Imperial Valley Press, 1-27-17
The Salton Sea Authority held its first meeting of the year Thursday at the North Shore Yacht Club in Mecca with the intention of giving the people around the sea an opportunity to learn more about the current restoration efforts.
Bruce Wilcox, assistant secretary for Salton Sea Policy for the California Natural Resources Agency, spoke to the board about the latest development and provided an outlook of what is coming next.
He said the state is continuing to work in the development of a 10-year plan that intends to draw the path on how the state intends to cover up to 55,000 acres of exposed playa over the next decade. Wilcox said the agency has sent a preliminary plan to the stakeholders to get comments and said a draft is expected to be available for the public at the end of February.
The key piece of the puzzle is the question of how the plan will be funded. Wilcox said they’re still working on providing the state different ideas of how to get funds to get the habitat projects done.
“We don’t have the full funding for the 10-year program. We are trying to develop a program that will help us how to get that moving forward,” Wilcox told the board. “It is difficult for agencies to accept that uncertainty and I appreciate the fact that agencies such as the IID (Imperial Irrigation District) understand of that how we have to move.”
The 10-year plan will become part of the agency’s long-range plan, which is still being developed after it was originally scheduled to be finalized by the end of 2016.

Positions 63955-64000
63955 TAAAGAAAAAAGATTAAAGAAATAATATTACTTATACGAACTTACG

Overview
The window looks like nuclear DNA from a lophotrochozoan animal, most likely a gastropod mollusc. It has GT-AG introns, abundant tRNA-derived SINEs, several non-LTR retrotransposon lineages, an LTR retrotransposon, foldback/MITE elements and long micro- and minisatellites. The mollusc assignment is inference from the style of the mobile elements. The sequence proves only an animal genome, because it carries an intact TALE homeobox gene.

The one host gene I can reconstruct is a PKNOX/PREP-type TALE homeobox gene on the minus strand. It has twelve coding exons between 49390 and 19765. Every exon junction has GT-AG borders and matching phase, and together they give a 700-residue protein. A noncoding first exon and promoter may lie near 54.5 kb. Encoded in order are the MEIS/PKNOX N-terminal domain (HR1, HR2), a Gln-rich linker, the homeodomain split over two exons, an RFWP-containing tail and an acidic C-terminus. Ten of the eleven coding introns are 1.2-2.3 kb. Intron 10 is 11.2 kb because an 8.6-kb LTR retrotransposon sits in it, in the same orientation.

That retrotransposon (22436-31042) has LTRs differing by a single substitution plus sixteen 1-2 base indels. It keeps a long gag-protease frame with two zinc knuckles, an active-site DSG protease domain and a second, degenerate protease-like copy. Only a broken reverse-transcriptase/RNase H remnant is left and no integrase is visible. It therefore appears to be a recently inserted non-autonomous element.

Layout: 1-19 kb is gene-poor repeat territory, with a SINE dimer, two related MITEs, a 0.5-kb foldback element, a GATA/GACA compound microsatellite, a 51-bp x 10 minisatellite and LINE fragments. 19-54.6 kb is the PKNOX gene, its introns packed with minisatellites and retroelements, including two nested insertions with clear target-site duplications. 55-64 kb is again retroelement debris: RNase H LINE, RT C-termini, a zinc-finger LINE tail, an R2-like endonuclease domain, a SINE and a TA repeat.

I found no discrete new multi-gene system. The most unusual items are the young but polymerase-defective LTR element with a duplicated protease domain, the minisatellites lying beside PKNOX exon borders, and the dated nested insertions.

Wilcox said after the meeting the focus as of now is to get the short-term projects underway as soon as possible. He believes no additional water will be needed for the initial set of projects and also noted it wouldn’t move to make decision on whether water importation makes sense at this point without the 10-year plan being finalized.
He told the board the parts of the plan they’re still working on is the hydrology models and how the Salton Sea could be impacted if a drought contingency plan gets implemented at some point in the future.
The other main point of discussion during the meeting was the addendum made to the Memorandum of Understanding between the three agencies involved in the Quantification Settlement Agreement.
The changes open the possibility for the IID, the Coachella Valley Water District and the San Diego County Water Authority to use funds they have set aside for restoration to be used in the mitigation efforts.
The QSA Joint Powers Authority was established as the funding mechanism to mitigate environmental impacts associated with the water transfers authorized by the QSA.
“They are separate but it is conceivable that restoration funds could help mitigation funds and vice versa,” said IID board director Jim Hanks.
After the state didn’t include any additional funds for the Salton Sea in this year’s budget, tapping into the JPA funds could be the next path to move forward, he added that could be the intention of the state too, to first exhaust those monies before allocating any additional funds from the water bond.
“I think it gives us a head start on Salton Sea Management that should be advantageous to all the agencies,” he said.
Despite being an intriguing option, some members of the SSA board pointed out that even if all three agencies agree on using JPA funds for the next round of mitigation projects, the state still holds the power to block the agencies from doing so.
“I think the agencies could agree but state needs to be on board as well,” said Patrick O’Dowd, CVWD board member. “I think that is something that is very much worth continuing dialogue about.”
Once the 10-year plan is finalized, Wilcox said he expects to have a few meeting and workshops to inform the public in the area of what the next steps are in the ln the Salton Sea restoration efforts.